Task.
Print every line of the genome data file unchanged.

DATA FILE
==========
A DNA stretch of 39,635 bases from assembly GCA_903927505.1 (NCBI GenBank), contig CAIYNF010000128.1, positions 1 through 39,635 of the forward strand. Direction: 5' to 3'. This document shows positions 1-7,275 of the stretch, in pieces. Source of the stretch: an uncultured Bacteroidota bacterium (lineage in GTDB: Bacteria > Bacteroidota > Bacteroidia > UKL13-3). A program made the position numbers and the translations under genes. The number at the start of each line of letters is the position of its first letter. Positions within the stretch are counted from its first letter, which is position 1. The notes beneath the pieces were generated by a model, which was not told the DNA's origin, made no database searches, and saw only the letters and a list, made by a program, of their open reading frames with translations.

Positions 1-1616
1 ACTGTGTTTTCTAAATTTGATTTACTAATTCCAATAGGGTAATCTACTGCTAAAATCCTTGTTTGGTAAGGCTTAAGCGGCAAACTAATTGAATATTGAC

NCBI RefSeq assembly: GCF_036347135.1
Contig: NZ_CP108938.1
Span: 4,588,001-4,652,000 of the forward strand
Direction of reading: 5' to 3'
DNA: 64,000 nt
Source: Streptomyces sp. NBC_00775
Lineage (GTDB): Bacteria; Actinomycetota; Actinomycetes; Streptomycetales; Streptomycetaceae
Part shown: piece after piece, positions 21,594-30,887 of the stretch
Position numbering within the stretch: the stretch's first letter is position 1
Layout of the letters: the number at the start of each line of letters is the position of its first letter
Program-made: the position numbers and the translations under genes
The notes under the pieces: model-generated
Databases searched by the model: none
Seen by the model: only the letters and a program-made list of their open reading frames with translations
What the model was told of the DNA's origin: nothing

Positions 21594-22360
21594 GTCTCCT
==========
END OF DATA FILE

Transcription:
A DNA stretch of 39,635 bases from assembly GCA_903927505.1 (NCBI GenBank), contig CAIYNF010000128.1, positions 1 through 39,635 of the forward strand. Direction: 5' to 3'. This document shows positions 1-7,275 of the stretch, in pieces. Source of the stretch: an uncultured Bacteroidota bacterium (lineage in GTDB: Bacteria > Bacteroidota > Bacteroidia > UKL13-3). A program made the position numbers and the translations under genes. The number at the start of each line of letters is the position of its first letter. Positions within the stretch are counted from its first letter, which is position 1. The notes beneath the pieces were generated by a model, which was not told the DNA's origin, made no database searches, and saw only the letters and a list, made by a program, of their open reading frames with translations.

Positions 1-1616
1 ACTGTGTTTTCTAAATTTGATTTACTAATTCCAATAGGGTAATCTACTGCTAAAATCCTTGTTTGGTAAGGCTTAAGCGGCAAACTAATTGAATATTGAC

NCBI RefSeq assembly: GCF_036347135.1
Contig: NZ_CP108938.1
Span: 4,588,001-4,652,000 of the forward strand
Direction of reading: 5' to 3'
DNA: 64,000 nt
Source: Streptomyces sp. NBC_00775
Lineage (GTDB): Bacteria; Actinomycetota; Actinomycetes; Streptomycetales; Streptomycetaceae
Part shown: piece after piece, positions 21,594-30,887 of the stretch
Position numbering within the stretch: the stretch's first letter is position 1
Layout of the letters: the number at the start of each line of letters is the position of its first letter
Program-made: the position numbers and the translations under genes
The notes under the pieces: model-generated
Databases searched by the model: none
Seen by the model: only the letters and a program-made list of their open reading frames with translations
What the model was told of the DNA's origin: nothing

Positions 21594-22360
21594 GTCTCCT